Ecotourism The amazing Amazon for nature lovers
Holding the title of the largest tropical rainforest in the world, the Amazon Basin teems with flora and fauna that can be found nowhere else in the world. With Manaus, Brazil at its center, it is home to the second-largest river in the world, which holds nearly a quarter of the world’s river water. Visitors along the Amazon River can witness some of the over 5,500 animal species and thousands of types of butterflies and insects. Often called the “Lungs of the Earth,” here is where 20% of the Earth’s oxygen is produced. For nature lovers and wildlife watchers, the Amazon is endless playground.
A master of camouflage and a skilled hunter with a foot-long tongue, this reptile sports dapple skin that changes with its mood: red to express anger, cyan when he wants to impress the girls, and blue for a feeling of calm and relaxation. Unlike other chameleon species, the Panther lives closer to the rainforest floor, crawling slowly on low-lying branches, increasing the chances of a close-up sighting. In the morning, they are known to yawn, just like humans.
SOUTH AMERICAN TAPIR
There is an incredible rainforest creature in Brazil that looks like a mix between a hog and an anteater, but is more closely related to rhinoceroses and horses. Some indigenous peoples have an ancient belief that the animal was created from leftover pieces of other animals. One of the most ancient species in the world, the tapir is a window into the earth’s primordial past.
A formidable native of the Amazon River, this giant can reach up to 9 feet long and weigh 440 pounds. It is an air-breathing fish, which means it must stay at the surface of the water, coming up for air every 10 to 20 minutes. They eat other fish, but are also known to grab birds out of the air. While near the river, listen for the loud coughing noise the Arapaima makes when it takes a breath.
A VARIETY OF MONKEYS
A variety of small primates inhabit the trees of the Amazon Basin. There are at least seven vastly different species of monkeys to spot, like the social and noisy Tamarins that sport moustaches, and the acrobatic Spider Monkeys swinging by their long tails. Most of these primates are diurnal, which means they are out and about during the day, all the better for an intimate encounter.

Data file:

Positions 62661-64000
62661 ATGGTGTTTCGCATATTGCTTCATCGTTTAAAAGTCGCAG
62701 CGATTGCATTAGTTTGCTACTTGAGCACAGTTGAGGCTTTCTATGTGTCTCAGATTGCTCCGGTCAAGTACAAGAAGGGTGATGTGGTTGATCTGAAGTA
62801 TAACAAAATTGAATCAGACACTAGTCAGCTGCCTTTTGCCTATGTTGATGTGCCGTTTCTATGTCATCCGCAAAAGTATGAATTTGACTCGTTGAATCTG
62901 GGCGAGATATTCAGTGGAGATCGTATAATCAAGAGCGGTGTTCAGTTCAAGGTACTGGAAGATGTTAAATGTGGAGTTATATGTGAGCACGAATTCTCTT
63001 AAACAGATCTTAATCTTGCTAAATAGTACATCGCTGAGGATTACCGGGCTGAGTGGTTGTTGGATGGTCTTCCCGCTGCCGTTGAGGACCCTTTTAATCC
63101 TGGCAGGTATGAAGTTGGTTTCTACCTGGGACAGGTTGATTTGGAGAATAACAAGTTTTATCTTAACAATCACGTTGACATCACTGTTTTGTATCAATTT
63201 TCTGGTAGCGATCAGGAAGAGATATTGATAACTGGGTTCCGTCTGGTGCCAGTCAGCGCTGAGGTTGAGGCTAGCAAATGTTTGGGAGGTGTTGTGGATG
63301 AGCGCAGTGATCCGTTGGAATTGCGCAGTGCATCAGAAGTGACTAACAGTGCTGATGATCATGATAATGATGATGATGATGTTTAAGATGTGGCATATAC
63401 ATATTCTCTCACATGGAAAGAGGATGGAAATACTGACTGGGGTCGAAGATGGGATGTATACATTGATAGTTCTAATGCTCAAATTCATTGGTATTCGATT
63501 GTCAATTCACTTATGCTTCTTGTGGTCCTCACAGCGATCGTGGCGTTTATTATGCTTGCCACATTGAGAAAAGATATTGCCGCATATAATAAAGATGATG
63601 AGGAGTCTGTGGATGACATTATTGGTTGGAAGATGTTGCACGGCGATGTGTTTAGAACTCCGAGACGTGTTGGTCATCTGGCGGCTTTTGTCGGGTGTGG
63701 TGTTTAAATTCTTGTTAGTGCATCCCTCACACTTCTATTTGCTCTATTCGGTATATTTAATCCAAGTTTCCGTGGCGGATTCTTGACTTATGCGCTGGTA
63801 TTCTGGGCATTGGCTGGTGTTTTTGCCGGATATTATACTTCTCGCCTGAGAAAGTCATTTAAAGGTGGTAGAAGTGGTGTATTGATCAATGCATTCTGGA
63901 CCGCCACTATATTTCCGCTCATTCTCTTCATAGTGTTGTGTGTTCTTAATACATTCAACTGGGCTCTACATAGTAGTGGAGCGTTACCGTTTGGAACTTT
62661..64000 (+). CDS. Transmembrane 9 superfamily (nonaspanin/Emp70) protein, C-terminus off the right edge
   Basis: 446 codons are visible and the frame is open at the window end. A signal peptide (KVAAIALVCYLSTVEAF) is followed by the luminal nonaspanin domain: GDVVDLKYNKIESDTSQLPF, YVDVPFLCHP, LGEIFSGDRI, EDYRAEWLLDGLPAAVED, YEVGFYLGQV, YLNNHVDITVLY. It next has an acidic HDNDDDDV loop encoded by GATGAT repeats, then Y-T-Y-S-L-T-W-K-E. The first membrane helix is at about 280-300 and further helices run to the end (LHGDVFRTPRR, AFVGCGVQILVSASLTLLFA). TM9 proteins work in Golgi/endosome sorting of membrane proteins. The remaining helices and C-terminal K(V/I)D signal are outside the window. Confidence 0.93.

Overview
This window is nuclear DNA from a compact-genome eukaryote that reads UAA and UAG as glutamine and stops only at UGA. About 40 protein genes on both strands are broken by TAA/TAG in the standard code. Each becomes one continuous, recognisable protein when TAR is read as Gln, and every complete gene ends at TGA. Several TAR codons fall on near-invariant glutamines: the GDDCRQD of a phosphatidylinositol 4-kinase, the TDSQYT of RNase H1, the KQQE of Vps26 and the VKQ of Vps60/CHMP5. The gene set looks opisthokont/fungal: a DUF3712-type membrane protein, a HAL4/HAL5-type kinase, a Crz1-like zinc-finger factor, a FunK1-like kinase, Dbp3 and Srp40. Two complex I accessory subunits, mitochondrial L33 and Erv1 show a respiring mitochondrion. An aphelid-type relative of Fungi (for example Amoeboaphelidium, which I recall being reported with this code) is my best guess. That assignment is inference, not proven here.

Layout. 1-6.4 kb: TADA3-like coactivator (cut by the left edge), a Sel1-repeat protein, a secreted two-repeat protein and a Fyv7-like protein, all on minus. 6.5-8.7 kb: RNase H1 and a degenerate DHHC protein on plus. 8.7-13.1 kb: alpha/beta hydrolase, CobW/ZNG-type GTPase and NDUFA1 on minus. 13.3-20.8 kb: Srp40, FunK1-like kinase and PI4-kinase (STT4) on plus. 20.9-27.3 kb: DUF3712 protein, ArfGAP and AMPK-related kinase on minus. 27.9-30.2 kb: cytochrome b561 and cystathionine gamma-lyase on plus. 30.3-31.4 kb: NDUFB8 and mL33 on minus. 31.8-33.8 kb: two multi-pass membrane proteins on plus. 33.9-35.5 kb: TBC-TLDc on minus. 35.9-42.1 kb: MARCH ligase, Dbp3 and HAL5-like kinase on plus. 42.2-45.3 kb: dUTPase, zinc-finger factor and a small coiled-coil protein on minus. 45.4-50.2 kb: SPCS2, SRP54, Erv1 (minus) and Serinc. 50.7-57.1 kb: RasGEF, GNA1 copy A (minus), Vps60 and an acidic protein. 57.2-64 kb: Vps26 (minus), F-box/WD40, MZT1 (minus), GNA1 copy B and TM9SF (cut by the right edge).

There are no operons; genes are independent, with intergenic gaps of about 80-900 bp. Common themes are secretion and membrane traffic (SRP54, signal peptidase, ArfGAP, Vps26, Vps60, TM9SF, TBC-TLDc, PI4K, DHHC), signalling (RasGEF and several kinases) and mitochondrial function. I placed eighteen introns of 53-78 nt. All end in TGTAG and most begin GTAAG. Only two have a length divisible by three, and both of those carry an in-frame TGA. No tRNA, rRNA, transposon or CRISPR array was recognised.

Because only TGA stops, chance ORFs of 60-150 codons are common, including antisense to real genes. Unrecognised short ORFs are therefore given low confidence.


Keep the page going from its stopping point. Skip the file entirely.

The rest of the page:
BLUE AND GOLD MACAW
One of the largest parrots in the world, the Blue and Gold Macaw is an emblematic symbol of the Amazon. It is also extremely social, sometimes collecting in flocks of more than 100. Curious and extremely intelligent, they are able to imitate many sounds, including human voices. Macaws mate for life, often flying together with wings touching, remaining faithful to their partners for up to 35 years.
BLUE MORPHO BUTTERFLY
One of the largest and brightest butterflies in the world, the wingspan of the Blue Morpho reaches up to 8 inches. The glowing blue color on its wings is the result of tiny scales that reflect light in the same way the blue sky above does, and it seems to disappear and reappear when flying through the jungle. Look for collections of these brilliant butterflies in clearings near the edge of bodies of water.
The word piranha means “tooth fish” in the indigenous Tupí language, thanks to its razor-sharp, replaceable teeth. Yet while these fish travel in large schools and are known to feed on carrion, they aren’t quite the blood thirsty machines as seen in movies. Still, they are highly defensive, and are attracted to noise, erratic motion and blood. So perhaps a swim in the river may not be for the faint of heart.
There are over 30,000 species of orchids in the world—10,000 of which live in the Amazon Basin—and come in almost every imaginable color except black. Contrary to their fragile and delicate appearance, orchids can grow on almost any surface: tree bark, rocks, branches, even underground. And they vary drastically in size, from coin-sized blossoms to 14-foot-long cascades of flowers pouring down the side of a tree.
GIANT CEIBA TREES
A behemoth of the jungle, the Giant Ceiba quite literally holds the jungle together, with its complex root system that can extend up to a kilometer from each tree. Its lifespan can reach 200 years, and indigenous cultures believe it to be the residence of deities or a gateway to the underworld. To be next to one is awe-inspiring. The otherworldly “Home Tree” in the film Avatar was inspired by the Giant Ceiba.